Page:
Woman returns from US, starts farming in village

Woman returns from US, starts farming in village

Woman returns from US, starts farming in village

A Turkish military anthropologist has left her career in the United States and has returned to her hometown to claim her grandfather’s land on which she has started dry farming.

After visiting the lands inherited from her grandfather in the southern province of Burdur’s Kayalı village, Ece Aynur Onur, a 39-year-old woman who had been lecturing military anthropology at Indiana University in the U.S., left her career behind and started dry farming on these lands.

The anthropologist, who managed to grow plants such as lavender, sage, thyme, rosemary and chamomile with dry farming, employed 25 women on her farm.

Emphasizing the fact that everyone in the village has migrated and that the closure of the school and the drought in the region caused her to take this decision, Onur said, “The next century will be the scene of water and food wars.”

“We are doing a lot of research on dry farming, on which I decided when I saw the drought in the village,” Onur said, claiming that farming will be one of the most prestigious jobs in the coming years.

Noting that his brother also decided to quit his job and return to the village, Onur said: “We both came back in order to develop the region and claim our grandfather’s land. My family and friends, who initially reacted negatively, are giving great support now,” she said.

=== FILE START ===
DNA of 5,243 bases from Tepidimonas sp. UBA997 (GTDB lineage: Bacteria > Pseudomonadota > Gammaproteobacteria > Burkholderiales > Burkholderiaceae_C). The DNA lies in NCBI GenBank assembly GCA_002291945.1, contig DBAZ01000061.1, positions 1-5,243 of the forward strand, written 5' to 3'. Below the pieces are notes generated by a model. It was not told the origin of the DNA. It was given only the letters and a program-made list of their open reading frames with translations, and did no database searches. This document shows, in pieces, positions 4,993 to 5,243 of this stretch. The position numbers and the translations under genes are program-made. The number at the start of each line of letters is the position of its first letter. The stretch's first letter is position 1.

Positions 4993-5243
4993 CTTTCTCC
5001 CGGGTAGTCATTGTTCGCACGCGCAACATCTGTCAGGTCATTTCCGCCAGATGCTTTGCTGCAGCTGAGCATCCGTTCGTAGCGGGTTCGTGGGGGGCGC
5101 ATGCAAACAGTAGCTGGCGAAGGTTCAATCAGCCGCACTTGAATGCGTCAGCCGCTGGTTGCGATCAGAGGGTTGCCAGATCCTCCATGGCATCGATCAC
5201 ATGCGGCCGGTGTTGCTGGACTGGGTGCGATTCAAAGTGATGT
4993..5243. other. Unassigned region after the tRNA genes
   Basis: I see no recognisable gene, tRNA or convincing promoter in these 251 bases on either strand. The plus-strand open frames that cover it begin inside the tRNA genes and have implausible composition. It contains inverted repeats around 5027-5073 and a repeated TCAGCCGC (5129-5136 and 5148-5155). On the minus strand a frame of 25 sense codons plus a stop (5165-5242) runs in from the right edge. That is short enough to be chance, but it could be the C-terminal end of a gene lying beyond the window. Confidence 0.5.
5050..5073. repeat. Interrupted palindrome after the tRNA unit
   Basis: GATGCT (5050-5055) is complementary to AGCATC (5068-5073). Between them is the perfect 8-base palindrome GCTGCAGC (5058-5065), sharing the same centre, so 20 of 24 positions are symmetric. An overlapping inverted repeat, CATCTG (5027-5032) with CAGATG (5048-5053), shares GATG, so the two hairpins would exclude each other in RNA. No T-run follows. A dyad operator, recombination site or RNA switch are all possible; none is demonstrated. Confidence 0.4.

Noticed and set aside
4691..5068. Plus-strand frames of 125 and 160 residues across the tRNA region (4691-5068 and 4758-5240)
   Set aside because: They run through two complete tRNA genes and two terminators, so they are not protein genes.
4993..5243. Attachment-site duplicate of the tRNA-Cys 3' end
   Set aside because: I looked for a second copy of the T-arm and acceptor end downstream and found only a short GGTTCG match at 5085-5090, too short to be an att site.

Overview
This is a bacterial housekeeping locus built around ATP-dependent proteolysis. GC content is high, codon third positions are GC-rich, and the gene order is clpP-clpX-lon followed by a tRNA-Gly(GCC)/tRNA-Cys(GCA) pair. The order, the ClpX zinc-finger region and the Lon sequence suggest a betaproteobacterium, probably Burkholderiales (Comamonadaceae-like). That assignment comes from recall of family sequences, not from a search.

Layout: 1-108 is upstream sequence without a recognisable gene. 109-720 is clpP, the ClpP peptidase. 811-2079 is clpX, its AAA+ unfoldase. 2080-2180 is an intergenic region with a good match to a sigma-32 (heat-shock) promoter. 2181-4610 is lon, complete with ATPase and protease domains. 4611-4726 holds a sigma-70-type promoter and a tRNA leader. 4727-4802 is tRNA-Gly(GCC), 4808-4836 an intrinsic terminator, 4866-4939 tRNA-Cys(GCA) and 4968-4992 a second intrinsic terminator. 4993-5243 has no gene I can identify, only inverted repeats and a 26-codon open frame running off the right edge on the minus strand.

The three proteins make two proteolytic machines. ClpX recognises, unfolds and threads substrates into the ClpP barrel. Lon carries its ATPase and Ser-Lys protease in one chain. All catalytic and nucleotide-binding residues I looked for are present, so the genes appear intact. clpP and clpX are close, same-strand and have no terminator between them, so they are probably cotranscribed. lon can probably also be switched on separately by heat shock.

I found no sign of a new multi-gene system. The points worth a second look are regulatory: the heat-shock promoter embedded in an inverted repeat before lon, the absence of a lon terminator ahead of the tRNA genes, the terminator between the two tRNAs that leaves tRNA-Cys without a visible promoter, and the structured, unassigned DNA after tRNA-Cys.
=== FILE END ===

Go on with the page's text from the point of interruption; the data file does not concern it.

“One of the most important features of being an anthropologist is to be able to apply the knowledge you produce to the real life,” she added.

Onur also called on everyone to return to their hometown. “As someone who has been living in a village for three years, the real freedom is here, and you can feel that you are breathing. When you come together with nature, you feel rejuvenated both mentally and physically.”

Agriculture and Forestry Minister Vahit Kirişci called Onur over the phone to appreciate her efforts and said, “Producers like you are a source of pride for us.”

“We are proud of all our producers who protect their land,” the minister said on his Twitter account.

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